NEW YORK (CNNMoney) -- Stocks finished higher Thursday, with the S&P 500 topping the 1,400 mark for the first time in nearly four years, as investors considered a batch of better-than-expected economic news.
Reports showed that jobless claims are at their lowest level in four years, manufacturing activity continues to expand and inflation remains tame.
"The economic data has dramatically improved over the last couple of months," said Ryan Detrick, senior technical strategist at Schaeffer's Investment Research. "The jobs numbers are gradually getting better, and that's the most important factor for the economy and stock market."
But the day's gains were slight after investors had already pushed stocks up more than 2% this week.
The Dow Jones industrial average () rose 59 points, or 0.4%, logging its seventh straight day of gains and finishing at its highest level since December 2007.
The S&P 500 () gained 8 points, or 0.6%, ending above the 1,400 level for the first time since June 2008. The Nasdaq ( ) added 16 points, or 0.5%, closing at the highest level since November 2000.
All three major indexes are on track to post their best weekly gains since mid-January. The Dow has climbed more than 2.5% this week. The S&P 500 and the Nasdaq have risen about 2.3%.
Detrick also noted that March and April are seasonally very bullish months for stocks, so the recent strength is likely to continue. During the last 5 years, the S&P 500 has gained an average of 3% in March and 5% in April, he said.
Bank stocks have been in focus this week following the results of the Federal Reserve's latest stress tests, which said a majority of the nation's largest banks would be able to weather another deep recession. Bank of America ( , Fortune 500) and JPMorgan Chase ( , Fortune 500) have been the best performing stocks on the Dow on Thursday.
But the Fed said four institutions -- including Citigroup (Fortune 500) and Metlife ( , Fortune 500) -- would likely need to raise more capital in the event of a severe financial shock or economic downturn.,
Overall, U.S. stocks ended mixed Wednesday, one day after a big advance, as declines in bank stocks vied with strength in the technology sector.
Economy: Initial unemployment claims for the week ended March 10 fell to 351,000, compared to 365,000 the prior week. That was slightly less than the forecast of 355,000, according to a survey of analysts by Briefing.com.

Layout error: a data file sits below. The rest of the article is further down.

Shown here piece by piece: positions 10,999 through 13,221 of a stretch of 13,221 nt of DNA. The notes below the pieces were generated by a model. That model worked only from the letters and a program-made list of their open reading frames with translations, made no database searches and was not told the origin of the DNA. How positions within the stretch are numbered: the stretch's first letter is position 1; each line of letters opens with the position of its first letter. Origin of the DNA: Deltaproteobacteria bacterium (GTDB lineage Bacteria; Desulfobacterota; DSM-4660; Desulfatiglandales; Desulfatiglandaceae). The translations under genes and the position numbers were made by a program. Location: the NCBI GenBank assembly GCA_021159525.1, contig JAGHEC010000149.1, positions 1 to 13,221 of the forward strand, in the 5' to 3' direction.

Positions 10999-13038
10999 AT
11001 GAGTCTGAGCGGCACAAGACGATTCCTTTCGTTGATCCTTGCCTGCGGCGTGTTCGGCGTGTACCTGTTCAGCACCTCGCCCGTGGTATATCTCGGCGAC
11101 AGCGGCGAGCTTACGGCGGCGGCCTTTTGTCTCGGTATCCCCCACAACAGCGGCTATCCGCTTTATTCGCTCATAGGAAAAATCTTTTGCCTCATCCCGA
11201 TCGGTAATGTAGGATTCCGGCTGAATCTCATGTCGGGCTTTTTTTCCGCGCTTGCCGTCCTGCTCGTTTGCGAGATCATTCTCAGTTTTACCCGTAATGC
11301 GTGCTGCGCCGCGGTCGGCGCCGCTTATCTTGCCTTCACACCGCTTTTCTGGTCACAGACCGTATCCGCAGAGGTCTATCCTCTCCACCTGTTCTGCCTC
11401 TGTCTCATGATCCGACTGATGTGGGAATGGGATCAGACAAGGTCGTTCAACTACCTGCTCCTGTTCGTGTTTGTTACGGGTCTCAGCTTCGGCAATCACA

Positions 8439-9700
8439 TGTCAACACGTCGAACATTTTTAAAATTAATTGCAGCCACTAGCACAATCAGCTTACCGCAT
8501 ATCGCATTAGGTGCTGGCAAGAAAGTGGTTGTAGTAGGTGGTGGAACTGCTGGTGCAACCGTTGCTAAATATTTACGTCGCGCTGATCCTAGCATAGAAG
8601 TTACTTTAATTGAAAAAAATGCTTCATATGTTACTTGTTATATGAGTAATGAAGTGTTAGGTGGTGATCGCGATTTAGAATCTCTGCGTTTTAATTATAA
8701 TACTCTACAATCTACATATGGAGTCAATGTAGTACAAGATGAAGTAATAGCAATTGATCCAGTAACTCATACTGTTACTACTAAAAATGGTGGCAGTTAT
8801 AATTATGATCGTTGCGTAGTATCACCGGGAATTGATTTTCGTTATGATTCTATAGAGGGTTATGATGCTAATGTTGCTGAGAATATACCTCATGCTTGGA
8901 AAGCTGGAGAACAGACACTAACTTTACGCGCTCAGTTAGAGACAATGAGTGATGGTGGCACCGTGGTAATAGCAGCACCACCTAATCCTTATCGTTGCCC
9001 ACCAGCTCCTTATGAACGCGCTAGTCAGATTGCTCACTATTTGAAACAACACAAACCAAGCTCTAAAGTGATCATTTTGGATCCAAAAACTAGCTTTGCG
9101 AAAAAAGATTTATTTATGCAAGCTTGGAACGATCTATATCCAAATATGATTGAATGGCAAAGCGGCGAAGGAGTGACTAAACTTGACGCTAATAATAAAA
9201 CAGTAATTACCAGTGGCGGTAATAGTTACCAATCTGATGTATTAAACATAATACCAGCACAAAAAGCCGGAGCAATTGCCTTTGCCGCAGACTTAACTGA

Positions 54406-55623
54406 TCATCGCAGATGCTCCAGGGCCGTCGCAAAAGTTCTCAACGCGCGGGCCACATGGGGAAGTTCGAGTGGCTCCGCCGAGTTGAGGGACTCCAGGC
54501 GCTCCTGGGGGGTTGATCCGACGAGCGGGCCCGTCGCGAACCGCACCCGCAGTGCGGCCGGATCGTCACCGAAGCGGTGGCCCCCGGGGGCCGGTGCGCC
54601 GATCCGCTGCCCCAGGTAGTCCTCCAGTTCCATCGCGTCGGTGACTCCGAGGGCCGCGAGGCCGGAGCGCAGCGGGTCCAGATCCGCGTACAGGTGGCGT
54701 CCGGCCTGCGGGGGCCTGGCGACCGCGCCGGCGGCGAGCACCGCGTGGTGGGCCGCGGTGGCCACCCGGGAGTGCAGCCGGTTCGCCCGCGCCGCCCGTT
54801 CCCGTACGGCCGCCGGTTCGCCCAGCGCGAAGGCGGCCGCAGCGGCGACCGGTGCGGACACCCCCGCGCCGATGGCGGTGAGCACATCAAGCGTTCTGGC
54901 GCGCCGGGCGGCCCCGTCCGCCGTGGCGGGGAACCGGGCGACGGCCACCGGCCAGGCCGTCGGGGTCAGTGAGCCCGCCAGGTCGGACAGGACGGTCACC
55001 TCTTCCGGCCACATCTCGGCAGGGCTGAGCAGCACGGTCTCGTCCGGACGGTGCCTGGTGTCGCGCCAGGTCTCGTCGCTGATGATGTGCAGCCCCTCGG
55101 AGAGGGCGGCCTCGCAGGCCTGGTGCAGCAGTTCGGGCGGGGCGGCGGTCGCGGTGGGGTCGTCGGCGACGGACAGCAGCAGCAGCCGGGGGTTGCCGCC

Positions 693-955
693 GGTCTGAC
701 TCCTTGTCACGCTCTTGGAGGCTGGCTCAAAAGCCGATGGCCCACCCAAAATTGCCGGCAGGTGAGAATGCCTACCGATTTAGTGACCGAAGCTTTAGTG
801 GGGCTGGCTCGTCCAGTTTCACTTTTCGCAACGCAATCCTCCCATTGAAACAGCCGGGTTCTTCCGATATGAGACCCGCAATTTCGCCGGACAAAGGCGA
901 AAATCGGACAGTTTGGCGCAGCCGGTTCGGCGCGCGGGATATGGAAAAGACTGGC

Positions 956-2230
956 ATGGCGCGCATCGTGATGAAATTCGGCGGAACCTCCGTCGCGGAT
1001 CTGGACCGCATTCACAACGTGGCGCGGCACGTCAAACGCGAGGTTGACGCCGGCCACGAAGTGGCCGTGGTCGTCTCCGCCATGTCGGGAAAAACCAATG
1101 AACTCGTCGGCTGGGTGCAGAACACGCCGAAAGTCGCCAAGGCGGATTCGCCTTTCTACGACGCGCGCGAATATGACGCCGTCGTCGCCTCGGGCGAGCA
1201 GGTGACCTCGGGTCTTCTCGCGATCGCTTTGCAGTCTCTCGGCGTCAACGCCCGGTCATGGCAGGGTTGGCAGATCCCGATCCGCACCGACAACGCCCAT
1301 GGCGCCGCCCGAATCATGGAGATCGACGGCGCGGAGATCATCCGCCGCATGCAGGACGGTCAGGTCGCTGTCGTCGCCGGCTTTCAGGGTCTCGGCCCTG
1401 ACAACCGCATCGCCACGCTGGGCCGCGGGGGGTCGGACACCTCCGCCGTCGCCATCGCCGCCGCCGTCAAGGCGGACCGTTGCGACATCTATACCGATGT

Producer prices for February increased 0.4%, which was slightly less than the expected increase of 0.5%. In January, the PPI ticked up by 0.1%.
The Empire Manufacturing survey for New York state rose to 20.2 in March, much higher than the reading of 15 that analysts were expecting. The index was 19.5 in February.
The Philadelphia Fed's Business Outlook Survey index climbed in March to its highest level since last April at 12.5.
Companies: Cisco Systems' ( , Fortune 500) shares slipped after the San Jose, Calif.-Internet connectivity company announced its $5 billion bid to buy NDS Group Ltd., a British provider of video software with 5,000 employees.
NDS is privately held by News Corp. () and Permira.
Scholastic (Hunger Games book series ahead of the film version's release next week. The results were much better than analysts had expected.) shares surged after the publishing company reported revenue of $468 million, fueled by strong sales of its
Discount retailer Ross Stores (Fortune 500) reported fiscal fourth-quarter results in line with analysts' expectations, sending shares slightly lower.,
Capital One Financial (Fortune 500) shares rose after the company announced a $1.25 billion common stock offering on Wednesday to help finance its acquisition of HSBC's ( ) U.S. credit card business.,
Demandware's () stock jumped more than 50% in its stock market debut. The company priced 5.5 million shares at $16 per share in its initial public offering late Wednesday.
World markets: European stocks closed mixed. Britain's FTSE 100 ( ) shed 0.2%, while the DAX ( ) in Germany added 0.8% and France's CAC 40 ( ) edged up 0.1%.
Asian markets ended mixed. The Shanghai Composite () lost 0.7%, while the Hang Seng ( ) in Hong Kong rose 0.2% and Japan's Nikkei ( ) gained 0.7%.
Oil for April delivery fell 32 cents to settle at $105.11 a barrel.
Gold futures for April delivery rose $16.60 to settle at $1,659.50 an ounce.
Bonds: The price on the benchmark 10-year U.S. Treasury dropped, pushing the yield up to 2.28% from 2.27% late Wednesday.
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